I recently reached out to our senior leaders (CAPT and CWO5) and gave them my initial thoughts as your new OCM. Here is the shorter version of those letters.
“The LDO/CWO Community is in great shape and we are “RELEVANT” to our line communities. We are very healthy across most of our designators. Our overall manning is 3617 LDOs at 101% and 1711 CWOs at 94% manned. Those are solid numbers! One of the first things I asked when I checked onboard is, “what makes a designator healthy”. You need 72 billets for LDOs and 25 billets for CWOs in order to be able to sporadically make a CAPT and CWO5. The more billets in a designator the more steady state promotions become. Our goal is to have healthy designators across the board and maintain our billet structure as relevant (the right designator and paygrade as required) as we look for opportunities to build new billets.
The thing that amazes me is how long it takes to actually enact change. A good example is our recent win on the initiative that was started seven years ago to establish an Acoustic Warrant Officer Designator in support of the IUSS Community. Starting this upcoming FY we will be accessing four 7280 (this is the former Submarine Electronics designator) applicants to fill these 25 new billets.
The big upcoming change/goal in our community is the way we are proposing to promote in FY21 that has gotten the most attention, the Revised Competitive category (RCC) promotion plan or as most ofus know it, promote by Enterprise. I was a detailer in 2008 when this initiative was first discussed and I was against it from the start. Why would I want to change a system that benefits me? My designator has always promoted well against others. Does that keep the community relevant? The answer is and has always been no. With RCC, our chances of getting the right LDO/CWO designator selected are exponentially higher with equal and in some cases better individual opportunity. When you do the math, the picture is much clearer than what I can articulate. Overall, this change will make us more “RELEVANT” and provide better support to our line communities with the right paygrade in the right designator. NAVADMIN 157/17 has been released changing LDO and CWO Officer Summary Groups on 1 Oct 2017, to reflect the five (Aviation, Surface, NUC/Sub, General line/staff and IWC) proposed promotion categories.
NEW EAGLES - Please join us in congratulating our newest group of LDO Captains: CDRs – Matthew Arnold, Robert Bailey, William Bell, Ed Callahan, David Dwyer, Morris Oxendine, John Popham, Jeff Sandin and Anthony Taranto.***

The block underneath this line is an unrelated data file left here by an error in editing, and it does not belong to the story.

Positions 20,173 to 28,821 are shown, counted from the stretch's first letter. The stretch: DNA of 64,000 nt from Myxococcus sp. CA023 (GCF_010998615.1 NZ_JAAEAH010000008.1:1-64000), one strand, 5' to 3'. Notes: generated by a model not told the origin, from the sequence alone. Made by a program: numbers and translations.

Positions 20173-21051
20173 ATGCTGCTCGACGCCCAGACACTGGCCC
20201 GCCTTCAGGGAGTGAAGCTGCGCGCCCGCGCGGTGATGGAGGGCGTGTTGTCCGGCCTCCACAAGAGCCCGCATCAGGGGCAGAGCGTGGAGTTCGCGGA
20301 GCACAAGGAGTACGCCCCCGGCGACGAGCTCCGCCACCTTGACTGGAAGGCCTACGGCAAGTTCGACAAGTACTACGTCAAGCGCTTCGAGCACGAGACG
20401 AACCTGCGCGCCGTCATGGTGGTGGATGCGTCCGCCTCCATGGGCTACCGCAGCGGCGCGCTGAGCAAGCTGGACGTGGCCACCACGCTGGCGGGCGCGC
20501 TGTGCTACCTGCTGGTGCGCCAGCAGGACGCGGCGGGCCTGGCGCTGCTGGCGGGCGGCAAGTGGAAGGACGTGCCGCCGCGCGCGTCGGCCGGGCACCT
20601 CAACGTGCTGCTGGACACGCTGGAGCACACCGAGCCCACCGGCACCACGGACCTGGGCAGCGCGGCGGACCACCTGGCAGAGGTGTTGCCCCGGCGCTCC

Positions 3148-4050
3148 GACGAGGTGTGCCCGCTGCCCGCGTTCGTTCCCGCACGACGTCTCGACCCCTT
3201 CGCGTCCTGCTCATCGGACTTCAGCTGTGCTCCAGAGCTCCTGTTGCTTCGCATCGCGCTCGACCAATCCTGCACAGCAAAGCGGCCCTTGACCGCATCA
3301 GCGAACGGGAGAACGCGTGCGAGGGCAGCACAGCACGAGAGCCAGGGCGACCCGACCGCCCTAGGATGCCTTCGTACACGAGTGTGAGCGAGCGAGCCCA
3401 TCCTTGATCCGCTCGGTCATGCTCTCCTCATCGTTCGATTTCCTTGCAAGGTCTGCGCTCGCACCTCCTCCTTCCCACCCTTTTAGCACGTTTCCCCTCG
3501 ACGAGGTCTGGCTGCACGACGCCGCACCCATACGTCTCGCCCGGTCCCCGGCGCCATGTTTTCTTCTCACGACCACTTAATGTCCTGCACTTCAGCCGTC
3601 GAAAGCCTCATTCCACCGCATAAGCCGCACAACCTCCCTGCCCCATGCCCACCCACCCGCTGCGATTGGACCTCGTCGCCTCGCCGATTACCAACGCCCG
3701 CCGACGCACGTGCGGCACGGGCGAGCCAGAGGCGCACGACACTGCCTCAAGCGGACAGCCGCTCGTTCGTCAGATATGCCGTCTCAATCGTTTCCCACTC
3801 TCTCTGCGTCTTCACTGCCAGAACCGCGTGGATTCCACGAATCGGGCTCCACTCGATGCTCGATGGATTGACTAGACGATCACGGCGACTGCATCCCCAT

Changes at the Top, Our Silver Eagle and SWON have both held turnovers. Please join us in extending our gratitude to Captain Dan Henderson and CWO5 Dan Kissel for their dedication and leadership over the past several years. With this turnover we have eliminated the requirement to have the first name DAN and our new leaders are Captain Pierre Fuller and CWO5 Anthony “Tony” Diaz.
Talent Management (RCC) update. We continue to move forward with efforts to provide a more technically focused force. Expectations are that FY-18 will begin changes to LDO and CWO Officer Summary Groups in preparation for future changes to competitive categories for promotion.
First of all Congrats to the new LDO (274) and CWO (196) Selects. This is always a special time of the year as we all know the LDO and CWO results are the first of a long board season. The biggest thing you can do is prepare yourselves for the next level and PAY-IT-FORWARD. Share your knowledge and it’s never too early to pave the way for your relief. BZ!!!!
The anxiety is always high this time of the year. We just rolled back from the holidays and move right into the board season. We have taken several calls from officers frustrated that they were either in or below zone. Some folks just want a little more time and others just can't wait. In preparation for the board season LT Holly Taylor has put out a lot of good gouge on various subjects. The range from how to update your record to how to read a zone list which have all been posted on Facebook page and will be on our website. These articles were generated from questions from the fleet. If you are curious JUST ASK.